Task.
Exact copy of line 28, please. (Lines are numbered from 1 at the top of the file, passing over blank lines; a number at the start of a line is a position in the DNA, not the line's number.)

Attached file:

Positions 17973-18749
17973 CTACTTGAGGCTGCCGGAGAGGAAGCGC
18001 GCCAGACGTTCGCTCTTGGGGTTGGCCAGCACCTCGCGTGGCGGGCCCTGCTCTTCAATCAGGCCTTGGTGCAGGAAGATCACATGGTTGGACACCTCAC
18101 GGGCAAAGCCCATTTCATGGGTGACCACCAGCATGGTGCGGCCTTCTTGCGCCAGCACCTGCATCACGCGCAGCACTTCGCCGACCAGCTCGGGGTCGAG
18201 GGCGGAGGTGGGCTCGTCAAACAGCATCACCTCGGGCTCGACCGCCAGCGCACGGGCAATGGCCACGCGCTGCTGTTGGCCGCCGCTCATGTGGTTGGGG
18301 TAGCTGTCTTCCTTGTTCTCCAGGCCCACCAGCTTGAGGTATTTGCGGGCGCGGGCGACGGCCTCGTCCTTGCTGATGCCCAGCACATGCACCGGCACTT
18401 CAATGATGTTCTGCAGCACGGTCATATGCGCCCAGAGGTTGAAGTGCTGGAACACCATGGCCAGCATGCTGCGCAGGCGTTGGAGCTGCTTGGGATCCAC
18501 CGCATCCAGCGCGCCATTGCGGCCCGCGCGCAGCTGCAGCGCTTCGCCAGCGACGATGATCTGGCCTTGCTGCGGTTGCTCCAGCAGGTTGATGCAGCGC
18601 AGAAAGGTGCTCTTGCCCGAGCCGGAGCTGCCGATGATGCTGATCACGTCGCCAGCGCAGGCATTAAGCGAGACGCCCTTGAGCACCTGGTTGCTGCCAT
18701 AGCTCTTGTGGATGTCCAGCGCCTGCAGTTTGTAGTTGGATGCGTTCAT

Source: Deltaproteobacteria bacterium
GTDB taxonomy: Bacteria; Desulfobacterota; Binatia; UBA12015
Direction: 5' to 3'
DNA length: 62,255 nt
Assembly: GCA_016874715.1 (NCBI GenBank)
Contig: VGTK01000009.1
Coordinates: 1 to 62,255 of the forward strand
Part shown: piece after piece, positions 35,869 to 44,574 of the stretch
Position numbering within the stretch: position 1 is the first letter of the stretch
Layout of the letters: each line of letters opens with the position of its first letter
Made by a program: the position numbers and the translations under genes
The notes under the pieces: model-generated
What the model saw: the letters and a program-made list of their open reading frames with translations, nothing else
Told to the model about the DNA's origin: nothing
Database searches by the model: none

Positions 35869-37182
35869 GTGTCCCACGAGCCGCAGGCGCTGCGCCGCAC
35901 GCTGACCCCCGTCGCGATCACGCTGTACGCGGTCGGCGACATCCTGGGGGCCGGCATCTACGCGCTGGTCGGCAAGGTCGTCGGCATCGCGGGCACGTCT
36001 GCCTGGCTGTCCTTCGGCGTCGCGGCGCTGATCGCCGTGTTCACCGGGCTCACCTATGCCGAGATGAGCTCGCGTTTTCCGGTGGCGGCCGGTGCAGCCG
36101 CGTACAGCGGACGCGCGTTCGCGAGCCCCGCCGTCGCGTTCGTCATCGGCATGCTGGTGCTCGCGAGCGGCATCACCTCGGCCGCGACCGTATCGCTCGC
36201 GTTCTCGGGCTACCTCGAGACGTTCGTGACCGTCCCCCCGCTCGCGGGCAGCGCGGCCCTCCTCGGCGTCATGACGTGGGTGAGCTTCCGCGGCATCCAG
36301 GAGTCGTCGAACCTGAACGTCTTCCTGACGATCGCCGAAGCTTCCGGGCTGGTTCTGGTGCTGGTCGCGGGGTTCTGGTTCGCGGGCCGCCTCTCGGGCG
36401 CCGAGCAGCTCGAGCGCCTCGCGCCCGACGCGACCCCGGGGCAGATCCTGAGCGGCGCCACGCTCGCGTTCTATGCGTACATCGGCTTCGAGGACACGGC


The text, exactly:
35901 GCTGACCCCCGTCGCGATCACGCTGTACGCGGTCGGCGACATCCTGGGGGCCGGCATCTACGCGCTGGTCGGCAAGGTCGTCGGCATCGCGGGCACGTCT